My guest today is Grace Anne Stevens, trainer, speaker and author of No! Maybe? Yes! Living My Truth [Graceful Change Press, 2015].
JB: Welcome to OpEdNews, Grace. Please tell our readers why you wrote this book.
GAS: Joan, thanks so much for inviting me to share with your readers. I look at my book as something much more than just a transgender memoir. Some people see it as a transgender story, some as a self-help book but, for me, it is really a love story - how I learned to love myself.
The "why" behind it really began in 2009 about a month after I shared with my adult children that I was transgender. At that time, I has no idea where my journey was going to take me. A few months after this, my youngest son, who was married, owned a house, and was living and teaching in Tucson, called me and said he was wrestling with not feeling he was living his true life. He stated that he did not want to be my age and realize he went down the wrong path!
This shocked me and made me realize that not living one's truth is not just an issue for transgender people, but really one that is present for all people everywhere, and perhaps, just perhaps, there was a mission for me to help teach about this. As I wrote this book in 2014, I felt it was part of this mission.
JB: I definitely want to discuss your mission but first, let's talk about how you learned to love yourself - an essential task for each and every one of us. You transitioned at age 64. While I admittedly know little about transgender, it does seem quite late to make such a major life change. What took you so long?
GAS: Yes, that question, "what took so long?" was something that was in the back of my mind every day of my life as I managed to live in denial of all the feelings inside me of feeling "different" and "wrong" and having no idea how to reach self-acceptance and that there really was nothing wrong with me.
Getting married and raising three children kept me busy and occupied with responsibilities and what I "should be" and "should be doing" for over 25 years. It did a great but far from perfect job in holding me back from really having to face my truth of who I am. Even after I left my marriage of 25 years in 2001, it still took me another eight years to come to terms with the fact that I am a transsexual. Once I could say that and admit it to myself, then the work of deciding what to do about it began.
1987, coaching sons Elie and Simi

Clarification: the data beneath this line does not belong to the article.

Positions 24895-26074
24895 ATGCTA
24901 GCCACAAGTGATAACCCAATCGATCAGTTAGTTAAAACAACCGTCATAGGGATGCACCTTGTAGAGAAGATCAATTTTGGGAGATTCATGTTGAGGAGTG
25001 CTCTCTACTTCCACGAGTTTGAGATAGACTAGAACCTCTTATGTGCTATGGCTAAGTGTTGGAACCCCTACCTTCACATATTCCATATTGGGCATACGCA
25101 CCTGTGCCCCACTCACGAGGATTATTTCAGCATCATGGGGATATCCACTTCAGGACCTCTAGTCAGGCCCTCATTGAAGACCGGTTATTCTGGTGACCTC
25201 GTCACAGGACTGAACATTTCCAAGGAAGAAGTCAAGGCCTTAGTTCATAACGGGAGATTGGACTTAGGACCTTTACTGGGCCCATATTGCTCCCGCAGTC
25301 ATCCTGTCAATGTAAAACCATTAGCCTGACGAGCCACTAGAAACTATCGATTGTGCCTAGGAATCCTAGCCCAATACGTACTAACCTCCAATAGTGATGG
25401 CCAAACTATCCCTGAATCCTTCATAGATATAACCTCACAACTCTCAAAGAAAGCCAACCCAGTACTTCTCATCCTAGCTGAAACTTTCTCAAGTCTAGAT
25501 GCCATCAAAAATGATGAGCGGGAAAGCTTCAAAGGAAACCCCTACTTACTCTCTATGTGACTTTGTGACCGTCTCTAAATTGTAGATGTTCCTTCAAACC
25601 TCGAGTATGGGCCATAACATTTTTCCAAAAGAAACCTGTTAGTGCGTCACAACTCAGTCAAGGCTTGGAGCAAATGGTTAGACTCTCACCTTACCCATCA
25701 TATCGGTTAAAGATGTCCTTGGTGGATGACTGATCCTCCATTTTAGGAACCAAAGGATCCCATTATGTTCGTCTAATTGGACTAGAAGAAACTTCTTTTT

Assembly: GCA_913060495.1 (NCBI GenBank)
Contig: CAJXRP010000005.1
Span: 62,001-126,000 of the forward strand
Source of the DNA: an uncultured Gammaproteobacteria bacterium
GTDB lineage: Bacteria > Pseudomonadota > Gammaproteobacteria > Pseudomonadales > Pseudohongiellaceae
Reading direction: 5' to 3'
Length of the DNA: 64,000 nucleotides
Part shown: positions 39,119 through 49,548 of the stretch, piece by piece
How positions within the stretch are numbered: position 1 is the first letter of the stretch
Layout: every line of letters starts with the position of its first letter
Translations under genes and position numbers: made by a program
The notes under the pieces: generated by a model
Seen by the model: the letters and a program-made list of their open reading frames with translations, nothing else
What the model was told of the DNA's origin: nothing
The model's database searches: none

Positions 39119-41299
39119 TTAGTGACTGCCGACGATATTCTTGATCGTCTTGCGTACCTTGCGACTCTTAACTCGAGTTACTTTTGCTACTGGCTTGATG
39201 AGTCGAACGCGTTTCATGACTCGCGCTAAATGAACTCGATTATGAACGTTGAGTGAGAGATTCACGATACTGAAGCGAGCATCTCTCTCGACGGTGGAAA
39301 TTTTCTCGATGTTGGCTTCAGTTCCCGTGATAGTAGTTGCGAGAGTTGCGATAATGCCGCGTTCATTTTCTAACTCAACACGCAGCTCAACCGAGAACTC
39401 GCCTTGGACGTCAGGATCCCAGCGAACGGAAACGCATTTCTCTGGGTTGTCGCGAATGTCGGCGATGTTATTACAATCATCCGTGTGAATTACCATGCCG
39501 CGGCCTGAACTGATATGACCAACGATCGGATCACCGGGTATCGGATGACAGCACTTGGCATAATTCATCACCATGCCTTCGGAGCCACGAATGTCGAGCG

(Image by Maxine Bauer, Lexington Minute Man) Permission Details DMCA
JB: So it sounds like a gradual process, rather than a sudden revelation. Repressing your feelings all that time can't have been good for you and it must have affected your relationships with others. Can you talk about that, please?
GAS: For most of my life, I was not even aware of how much I was repressing my feelings. The reality is that I had them completely blocked. People often ask the question of what comes first among the three constructs of DO - BE - HAVE. I became very good at DOING and HAVING all the while blocking my sense of BEING. Without an honest sense of myself, I did not let myself feel. You are correct that without being able to access and communicate feelings, it did not allow me to be in any successful relationships with others, and, as I eventually learned, even with myself. I was in many relationships but when asked and even pressed as to what or how I felt, I would freeze, avoid, or even fabricate a response.
JB: So, how does one go from being frozen or out of touch to being more attuned to and in sync with one's inner workings? How did you? It can't have been easy.
GAS: I talk about this a lot in my book: about after leaving my marriage in 2001, going through what I call my "Existential Crisis" where I would come home from work each night and cry for hours, realizing that if I did not do something different (and I really did not know what that could be at the time), I would repeat everything all over again if I dared to look for new relationships.
The crying went on each night for a few weeks as I started to read, and somehow, and I am not certain how this occurred, I started to "play" with the feelings that were presenting to me. It was not easy, and I described it as being like the kid in the candy shop, tasting each new feeling. I started to share some of this with some people at work and with my kids, and it is still something I try to explore today.